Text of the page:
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What is the difference between the sentences "What is it near?" and "Where is it located?" ?

Do they have quite the same meaning?

Thank you for your any help.

closed as off-topic by Lawrence, Edwin Ashworth, Davo, Hot Licks, Cascabel Jun 13 at 18:46

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  • 2
    "What is it near?" is asking for landmarks. "Where is it located?" is asking for an address. – Cascabel Jun 13 at 18:46
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Both are asking about the placement of something, but you will get a different kind of response from either.


What is it near?

For example, if you are asking where a grocery story is located, people will answer the above question with other building or big landmarks that are close by:

  • "It's by the bank"

  • "It's next to the big park with the swings"

  • "It's across from the bridge"

This makes sense because your answers are "Whats" or objects

Where is it located?

This time, people could give similar answers to "What is it near". Or they could tell you the driving directions to get the grocery store. Or they could give you the address. The address is probably the most likely answer.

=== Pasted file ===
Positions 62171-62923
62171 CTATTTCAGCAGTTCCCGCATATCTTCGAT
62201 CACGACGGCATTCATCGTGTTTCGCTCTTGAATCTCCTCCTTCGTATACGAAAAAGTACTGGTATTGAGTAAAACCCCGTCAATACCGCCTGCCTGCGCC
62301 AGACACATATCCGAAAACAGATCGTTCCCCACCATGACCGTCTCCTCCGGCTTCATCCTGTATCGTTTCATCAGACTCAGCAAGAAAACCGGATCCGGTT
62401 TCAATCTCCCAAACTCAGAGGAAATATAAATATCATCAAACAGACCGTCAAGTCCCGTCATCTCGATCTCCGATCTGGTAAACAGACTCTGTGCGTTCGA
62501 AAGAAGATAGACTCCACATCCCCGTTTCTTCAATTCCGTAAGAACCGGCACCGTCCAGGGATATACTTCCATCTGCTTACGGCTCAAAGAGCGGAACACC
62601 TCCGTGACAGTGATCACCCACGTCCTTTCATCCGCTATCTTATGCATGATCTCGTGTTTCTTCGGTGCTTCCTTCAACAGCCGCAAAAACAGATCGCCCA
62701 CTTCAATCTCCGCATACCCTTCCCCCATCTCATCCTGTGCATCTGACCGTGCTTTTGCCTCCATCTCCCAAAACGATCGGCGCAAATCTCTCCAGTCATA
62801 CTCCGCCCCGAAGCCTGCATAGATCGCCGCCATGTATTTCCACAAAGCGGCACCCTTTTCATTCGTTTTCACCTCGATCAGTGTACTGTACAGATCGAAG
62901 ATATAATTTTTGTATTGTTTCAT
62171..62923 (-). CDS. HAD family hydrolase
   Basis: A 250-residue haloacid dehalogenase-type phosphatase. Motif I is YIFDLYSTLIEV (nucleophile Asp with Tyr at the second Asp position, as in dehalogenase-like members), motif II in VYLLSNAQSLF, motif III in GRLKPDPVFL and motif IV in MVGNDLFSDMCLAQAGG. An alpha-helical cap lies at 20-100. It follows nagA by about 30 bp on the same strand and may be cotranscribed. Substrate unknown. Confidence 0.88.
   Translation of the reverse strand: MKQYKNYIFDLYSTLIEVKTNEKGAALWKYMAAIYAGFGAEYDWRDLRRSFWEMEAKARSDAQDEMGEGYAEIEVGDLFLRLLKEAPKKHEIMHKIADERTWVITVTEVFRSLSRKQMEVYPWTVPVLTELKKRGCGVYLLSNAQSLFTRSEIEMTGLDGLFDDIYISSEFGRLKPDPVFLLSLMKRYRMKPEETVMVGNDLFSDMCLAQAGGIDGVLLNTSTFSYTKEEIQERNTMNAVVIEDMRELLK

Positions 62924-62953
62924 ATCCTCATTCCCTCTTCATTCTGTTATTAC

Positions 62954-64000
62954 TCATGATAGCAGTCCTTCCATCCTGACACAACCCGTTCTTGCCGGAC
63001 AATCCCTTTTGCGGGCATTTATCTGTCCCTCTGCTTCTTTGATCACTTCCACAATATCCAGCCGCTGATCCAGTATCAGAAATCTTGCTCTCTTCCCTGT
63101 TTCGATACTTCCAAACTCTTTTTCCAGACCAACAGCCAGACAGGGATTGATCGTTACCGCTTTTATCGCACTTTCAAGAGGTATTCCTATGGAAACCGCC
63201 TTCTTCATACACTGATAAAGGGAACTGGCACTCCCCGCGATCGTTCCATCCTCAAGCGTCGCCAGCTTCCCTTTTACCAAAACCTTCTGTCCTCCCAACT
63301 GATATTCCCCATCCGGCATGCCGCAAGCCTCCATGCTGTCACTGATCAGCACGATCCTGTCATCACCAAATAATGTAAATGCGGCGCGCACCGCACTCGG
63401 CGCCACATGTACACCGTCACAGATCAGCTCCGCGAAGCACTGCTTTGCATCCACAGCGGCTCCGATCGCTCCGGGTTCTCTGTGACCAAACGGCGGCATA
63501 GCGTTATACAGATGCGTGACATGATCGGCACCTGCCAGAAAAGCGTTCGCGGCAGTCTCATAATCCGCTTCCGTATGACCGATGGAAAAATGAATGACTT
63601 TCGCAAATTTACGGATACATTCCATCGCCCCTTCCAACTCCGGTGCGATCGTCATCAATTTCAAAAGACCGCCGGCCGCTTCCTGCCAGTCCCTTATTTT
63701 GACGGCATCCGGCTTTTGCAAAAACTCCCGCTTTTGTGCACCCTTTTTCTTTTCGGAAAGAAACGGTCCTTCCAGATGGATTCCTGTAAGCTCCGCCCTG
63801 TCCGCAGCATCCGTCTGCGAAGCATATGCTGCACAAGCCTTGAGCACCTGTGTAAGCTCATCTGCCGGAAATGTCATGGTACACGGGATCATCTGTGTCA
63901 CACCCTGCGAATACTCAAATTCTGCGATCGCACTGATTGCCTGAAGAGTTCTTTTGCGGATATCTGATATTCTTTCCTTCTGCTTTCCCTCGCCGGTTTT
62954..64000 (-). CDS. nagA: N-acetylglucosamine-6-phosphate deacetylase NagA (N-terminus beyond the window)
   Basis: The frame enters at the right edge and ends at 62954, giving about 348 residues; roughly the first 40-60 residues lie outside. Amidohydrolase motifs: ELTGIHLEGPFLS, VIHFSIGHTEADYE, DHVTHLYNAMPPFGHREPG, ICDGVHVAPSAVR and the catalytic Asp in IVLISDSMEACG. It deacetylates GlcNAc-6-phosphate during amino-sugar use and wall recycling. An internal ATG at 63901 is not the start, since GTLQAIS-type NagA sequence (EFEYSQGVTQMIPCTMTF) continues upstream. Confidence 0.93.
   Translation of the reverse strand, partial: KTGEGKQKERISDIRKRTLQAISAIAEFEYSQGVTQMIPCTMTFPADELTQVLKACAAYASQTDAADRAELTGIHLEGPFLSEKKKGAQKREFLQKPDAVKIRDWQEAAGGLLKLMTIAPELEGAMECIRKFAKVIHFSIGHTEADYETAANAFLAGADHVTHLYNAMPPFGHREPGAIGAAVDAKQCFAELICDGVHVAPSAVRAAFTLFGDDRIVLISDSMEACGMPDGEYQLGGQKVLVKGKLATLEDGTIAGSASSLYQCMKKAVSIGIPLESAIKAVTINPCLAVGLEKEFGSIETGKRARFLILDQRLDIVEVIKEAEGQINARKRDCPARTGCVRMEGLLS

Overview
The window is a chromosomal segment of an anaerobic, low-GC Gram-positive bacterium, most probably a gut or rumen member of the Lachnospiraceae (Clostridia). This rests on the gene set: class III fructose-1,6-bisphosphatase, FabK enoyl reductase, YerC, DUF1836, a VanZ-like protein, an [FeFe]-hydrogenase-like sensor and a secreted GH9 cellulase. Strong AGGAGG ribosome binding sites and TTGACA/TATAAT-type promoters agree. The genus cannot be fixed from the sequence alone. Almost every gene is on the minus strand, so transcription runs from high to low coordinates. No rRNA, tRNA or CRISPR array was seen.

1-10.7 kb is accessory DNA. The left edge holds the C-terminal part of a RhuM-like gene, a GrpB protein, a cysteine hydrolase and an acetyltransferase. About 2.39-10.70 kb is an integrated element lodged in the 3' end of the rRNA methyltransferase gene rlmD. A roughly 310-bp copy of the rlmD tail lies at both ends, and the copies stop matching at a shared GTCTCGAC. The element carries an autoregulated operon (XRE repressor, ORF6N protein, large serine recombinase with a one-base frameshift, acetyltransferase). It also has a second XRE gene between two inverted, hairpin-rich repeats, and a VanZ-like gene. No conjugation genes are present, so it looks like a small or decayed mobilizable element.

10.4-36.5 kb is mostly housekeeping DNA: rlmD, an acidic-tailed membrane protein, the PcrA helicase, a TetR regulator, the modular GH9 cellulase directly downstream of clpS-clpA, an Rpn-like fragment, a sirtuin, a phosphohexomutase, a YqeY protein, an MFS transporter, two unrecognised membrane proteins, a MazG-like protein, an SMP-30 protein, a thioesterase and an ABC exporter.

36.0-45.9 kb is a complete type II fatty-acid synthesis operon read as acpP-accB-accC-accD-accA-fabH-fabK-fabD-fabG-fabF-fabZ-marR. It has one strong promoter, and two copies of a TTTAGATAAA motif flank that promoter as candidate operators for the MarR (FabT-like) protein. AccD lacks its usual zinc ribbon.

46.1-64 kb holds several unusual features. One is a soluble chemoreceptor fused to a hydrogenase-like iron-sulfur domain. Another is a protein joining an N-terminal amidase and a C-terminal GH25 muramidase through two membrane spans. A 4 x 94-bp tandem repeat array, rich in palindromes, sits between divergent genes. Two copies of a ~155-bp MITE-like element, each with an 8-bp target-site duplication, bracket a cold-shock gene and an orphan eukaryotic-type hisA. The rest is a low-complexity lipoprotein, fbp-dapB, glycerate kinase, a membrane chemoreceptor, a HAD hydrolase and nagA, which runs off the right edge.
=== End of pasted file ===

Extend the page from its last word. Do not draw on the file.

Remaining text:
Similar rules would exist for things that are not buildings but hopefully this helps.

Also, unless you are way more interested in a things location than actually getting to the thing, "Where is it?" is just as appropriate.

  • 2
    To elaborate, "What is it near?" asks for a specific relative description based on a nearby landmark (near the bank), while "Where is it located?" can accept either relative ("near the bank" or "two blocks south of here") or absolute (GPS coordinates, street address) descriptions. – Davo Jun 13 at 11:21

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